Understanding how the brain processes combined electrical and acoustic stimulation

Research Opportunity
PhD
Number of Honour Places Available
1
Department
Medical Bionics Department
Location
Bionics Institute
Primary Supervisor Email Number Webpage
A/Prof James Fallon JFALLON@bionicsinstitute.org

Summary The expansion of criteria for cochlear implantation to include patients with substantial residual hearing has focused interest on the benefits of combined electro-acoustic stimulation (EAS). Although such stimulation via a hybrid cochlear implant (CI) and hearing aid in the same ear has been shown to improve speech understanding, particularly in noise, and to increase the aesthetic quality of sound, almost nothing is known about the physiological mechanisms underlying these benefits. A number of animal studies have been performed, but they have used normal hearing animals and used simple acoustic and electrical stimulation that are not representative of complex electrical and acoustic information that represent speech and have limited clinical relevance.

Project Details

The expansion of criteria for cochlear implantation to include patients with substantial residual hearing has focused interest on the benefits of combined electro-acoustic stimulation (EAS). Although such stimulation via a hybrid cochlear implant (CI) and hearing aid in the same ear has been shown to improve speech understanding, particularly in noise, and to increase the aesthetic quality of sound, almost nothing is known about the physiological mechanisms underlying these benefits. A number of animal studies have been performed, but they have used normal hearing animals and used simple acoustic and electrical stimulation that are not representative of complex electrical and acoustic information that represent speech and have limited clinical relevance.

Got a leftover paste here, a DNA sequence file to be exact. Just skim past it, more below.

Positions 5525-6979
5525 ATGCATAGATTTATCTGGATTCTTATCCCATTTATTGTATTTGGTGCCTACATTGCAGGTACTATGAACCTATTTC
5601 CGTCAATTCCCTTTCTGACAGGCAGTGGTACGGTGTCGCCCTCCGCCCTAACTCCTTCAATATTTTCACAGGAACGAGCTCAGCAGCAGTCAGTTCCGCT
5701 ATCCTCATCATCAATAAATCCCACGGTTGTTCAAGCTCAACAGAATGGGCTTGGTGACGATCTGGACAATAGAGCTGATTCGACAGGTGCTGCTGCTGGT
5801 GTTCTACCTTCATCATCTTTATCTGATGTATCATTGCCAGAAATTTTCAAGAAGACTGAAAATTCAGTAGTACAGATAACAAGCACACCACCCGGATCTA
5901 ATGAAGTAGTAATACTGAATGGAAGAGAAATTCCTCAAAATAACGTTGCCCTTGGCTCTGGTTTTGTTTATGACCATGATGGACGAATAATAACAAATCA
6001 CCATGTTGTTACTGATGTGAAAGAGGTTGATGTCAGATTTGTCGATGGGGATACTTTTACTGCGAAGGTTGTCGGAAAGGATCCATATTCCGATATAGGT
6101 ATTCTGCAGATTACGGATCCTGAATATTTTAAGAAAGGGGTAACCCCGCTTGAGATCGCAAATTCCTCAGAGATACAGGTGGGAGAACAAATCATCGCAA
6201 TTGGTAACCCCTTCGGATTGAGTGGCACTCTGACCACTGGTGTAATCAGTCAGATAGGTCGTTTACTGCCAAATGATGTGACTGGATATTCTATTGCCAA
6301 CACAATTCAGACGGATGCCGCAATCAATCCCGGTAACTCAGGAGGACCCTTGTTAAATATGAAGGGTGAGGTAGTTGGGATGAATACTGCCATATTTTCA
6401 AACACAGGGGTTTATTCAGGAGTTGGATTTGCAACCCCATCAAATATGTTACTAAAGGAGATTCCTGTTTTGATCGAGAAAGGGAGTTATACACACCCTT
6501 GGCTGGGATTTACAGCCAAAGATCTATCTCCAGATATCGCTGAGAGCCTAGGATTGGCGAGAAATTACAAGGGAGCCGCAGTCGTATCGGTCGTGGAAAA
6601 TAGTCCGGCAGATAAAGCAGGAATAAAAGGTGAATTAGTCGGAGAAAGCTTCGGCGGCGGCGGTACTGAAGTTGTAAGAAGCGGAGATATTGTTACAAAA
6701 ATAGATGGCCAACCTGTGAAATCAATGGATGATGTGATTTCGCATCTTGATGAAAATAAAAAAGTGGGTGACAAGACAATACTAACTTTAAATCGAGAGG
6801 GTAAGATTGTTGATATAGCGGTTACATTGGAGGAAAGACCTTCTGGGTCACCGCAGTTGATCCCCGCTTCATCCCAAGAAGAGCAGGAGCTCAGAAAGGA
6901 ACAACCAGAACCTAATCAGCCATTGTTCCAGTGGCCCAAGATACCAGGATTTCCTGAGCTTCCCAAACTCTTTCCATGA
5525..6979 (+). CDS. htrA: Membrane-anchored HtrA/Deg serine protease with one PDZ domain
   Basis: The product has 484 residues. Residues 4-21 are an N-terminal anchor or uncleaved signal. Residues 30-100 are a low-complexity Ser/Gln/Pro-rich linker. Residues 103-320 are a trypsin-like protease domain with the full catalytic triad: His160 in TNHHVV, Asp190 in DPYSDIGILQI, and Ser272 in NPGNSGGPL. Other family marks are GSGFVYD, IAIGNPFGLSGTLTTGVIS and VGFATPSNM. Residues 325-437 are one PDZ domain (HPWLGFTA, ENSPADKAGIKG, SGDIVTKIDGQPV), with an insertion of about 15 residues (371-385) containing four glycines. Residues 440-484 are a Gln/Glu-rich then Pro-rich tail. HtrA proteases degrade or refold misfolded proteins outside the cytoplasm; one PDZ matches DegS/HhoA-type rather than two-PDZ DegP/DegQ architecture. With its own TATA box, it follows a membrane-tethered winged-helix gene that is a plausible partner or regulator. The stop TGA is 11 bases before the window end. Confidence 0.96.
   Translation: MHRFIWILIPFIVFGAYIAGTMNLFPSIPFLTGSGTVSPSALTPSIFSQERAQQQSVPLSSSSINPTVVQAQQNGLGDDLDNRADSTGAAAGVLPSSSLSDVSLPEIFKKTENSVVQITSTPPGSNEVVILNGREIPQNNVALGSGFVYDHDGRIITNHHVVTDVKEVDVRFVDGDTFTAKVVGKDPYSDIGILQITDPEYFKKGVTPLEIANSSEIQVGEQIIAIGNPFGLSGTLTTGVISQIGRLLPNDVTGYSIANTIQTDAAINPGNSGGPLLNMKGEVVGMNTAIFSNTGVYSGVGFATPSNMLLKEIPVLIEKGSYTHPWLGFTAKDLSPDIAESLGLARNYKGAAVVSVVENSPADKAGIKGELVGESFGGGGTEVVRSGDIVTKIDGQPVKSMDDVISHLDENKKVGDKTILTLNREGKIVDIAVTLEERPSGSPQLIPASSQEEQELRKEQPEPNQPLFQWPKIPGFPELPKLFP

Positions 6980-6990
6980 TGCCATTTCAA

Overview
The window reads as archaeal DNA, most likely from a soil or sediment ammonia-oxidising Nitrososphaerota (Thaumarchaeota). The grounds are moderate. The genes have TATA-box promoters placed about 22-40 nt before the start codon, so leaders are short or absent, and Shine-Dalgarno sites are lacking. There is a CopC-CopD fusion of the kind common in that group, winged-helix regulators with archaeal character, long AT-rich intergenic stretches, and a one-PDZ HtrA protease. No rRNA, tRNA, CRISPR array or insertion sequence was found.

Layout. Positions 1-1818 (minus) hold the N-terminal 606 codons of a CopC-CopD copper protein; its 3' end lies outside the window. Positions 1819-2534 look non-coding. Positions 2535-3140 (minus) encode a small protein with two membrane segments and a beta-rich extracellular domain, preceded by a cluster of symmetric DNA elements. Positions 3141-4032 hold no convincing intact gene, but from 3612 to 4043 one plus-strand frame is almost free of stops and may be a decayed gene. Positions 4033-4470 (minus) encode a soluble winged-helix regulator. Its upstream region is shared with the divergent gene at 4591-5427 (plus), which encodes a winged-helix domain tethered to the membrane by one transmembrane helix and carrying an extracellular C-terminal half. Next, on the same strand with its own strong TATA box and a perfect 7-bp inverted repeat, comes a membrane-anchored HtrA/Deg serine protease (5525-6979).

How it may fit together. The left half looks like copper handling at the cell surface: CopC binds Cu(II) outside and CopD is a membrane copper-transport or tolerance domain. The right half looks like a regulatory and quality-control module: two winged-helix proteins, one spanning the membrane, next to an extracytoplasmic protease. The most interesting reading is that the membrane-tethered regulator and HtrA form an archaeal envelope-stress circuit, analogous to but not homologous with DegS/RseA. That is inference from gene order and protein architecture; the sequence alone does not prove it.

This project will address this deficiency by investigating EAS in an appropriate animal model with clinically relevant acoustic and electrical stimuli.

General methods to be used in the project:
Electrophysiology, behavioural training, electrical stimulation

Suitable background of students:
This PhD project would suit a student with background in science (e.g. biomedical) or engineering (biomedical, electrical)



Faculty Research Themes

Neuroscience



Research Opportunities

PhD
Students who are interested in joining this project will need to consider their elegibility as well as other requirements before contacting the supervisor of this research

Graduate Research application

Honours application

Key Contact

For further information about this research, please contact a supervisor.

Department

Medical Bionics Department

Research Node

Bionics Institute

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